Heck. Yes. Does Mark Whittington suggest that with the $15B development costs, and $3B+ per year fixed cost that somehow NASA’s launchers will be cheaper? Seriously, for the amount they want to design and field the Stick and the Longfellow, they could buy 60 Delta IVH flights, 150 Atlas V flights, or nearly 540 (!) Falcon IX flights (if those become available). How on earth is NASA going to be cheaper, unless you ignore the $15B development cost and the $3B/year fixed costs?

Not to mention the cost of man rating the launchers, which I’m told is very expensive and very time consumning.

Ah, the man rating red herring. All you need for man-rating above and beyond what is already needed for a commercial launch on a Delta or Atlas is a reliable abort system and a way for detecting when it needs to be initiated. The Stick already requires the former anyway, and the latter really isn’t that expensive or difficult. Most of the required sensors are probably already there. Sure, it might require a half dozen engineers a few months to work out the rest of the details, but we’re not talking about anything on the same scale as a $15B vehicle development program.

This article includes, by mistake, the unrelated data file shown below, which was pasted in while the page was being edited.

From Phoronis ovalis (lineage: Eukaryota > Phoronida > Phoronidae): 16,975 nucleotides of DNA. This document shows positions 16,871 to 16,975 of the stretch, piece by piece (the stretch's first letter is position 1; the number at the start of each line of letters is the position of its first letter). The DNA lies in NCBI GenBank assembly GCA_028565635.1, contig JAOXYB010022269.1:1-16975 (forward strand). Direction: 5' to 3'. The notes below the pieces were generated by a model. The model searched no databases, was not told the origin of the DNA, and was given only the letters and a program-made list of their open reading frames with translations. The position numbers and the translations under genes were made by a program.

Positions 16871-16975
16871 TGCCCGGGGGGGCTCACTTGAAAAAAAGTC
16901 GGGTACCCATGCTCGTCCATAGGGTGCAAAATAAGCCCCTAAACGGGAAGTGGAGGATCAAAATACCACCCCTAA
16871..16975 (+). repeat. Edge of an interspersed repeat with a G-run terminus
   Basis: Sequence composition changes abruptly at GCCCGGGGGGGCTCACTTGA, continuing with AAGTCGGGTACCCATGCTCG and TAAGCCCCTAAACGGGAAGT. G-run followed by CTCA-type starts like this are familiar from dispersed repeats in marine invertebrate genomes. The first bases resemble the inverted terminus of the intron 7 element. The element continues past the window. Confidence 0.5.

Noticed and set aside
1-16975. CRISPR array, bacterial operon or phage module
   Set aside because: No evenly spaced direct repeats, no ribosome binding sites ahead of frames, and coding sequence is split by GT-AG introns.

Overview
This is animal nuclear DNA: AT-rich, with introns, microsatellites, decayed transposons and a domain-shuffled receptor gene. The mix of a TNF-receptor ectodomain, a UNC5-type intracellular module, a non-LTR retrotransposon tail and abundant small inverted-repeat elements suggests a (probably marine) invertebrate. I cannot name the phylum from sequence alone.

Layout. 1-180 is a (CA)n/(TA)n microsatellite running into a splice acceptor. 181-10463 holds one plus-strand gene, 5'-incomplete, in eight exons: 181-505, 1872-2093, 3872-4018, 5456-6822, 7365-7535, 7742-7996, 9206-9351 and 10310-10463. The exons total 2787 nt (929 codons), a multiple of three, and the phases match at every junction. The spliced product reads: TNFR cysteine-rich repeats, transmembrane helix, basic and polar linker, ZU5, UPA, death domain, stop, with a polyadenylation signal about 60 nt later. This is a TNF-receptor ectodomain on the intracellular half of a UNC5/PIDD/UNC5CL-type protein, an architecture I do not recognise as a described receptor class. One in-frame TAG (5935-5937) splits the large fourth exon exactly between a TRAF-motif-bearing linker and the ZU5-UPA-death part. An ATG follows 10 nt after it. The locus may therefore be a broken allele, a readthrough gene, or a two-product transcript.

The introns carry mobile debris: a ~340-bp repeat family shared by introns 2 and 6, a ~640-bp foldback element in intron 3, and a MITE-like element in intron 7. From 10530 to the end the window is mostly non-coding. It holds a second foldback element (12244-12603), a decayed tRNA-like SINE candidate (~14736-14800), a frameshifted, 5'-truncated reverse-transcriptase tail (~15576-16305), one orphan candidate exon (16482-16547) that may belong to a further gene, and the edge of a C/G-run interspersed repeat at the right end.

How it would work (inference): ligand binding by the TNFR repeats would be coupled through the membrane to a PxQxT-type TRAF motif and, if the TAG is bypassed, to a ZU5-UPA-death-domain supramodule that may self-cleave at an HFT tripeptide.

For comparison, DC-X and DC-XA had all the require sensors that would be needed for “man-rating” a EELV (in fact what they had was probably overkill) and DAQ for much much less than $100M in non-recurring engineering costs, and probably less than $5M in per unit recurring costs.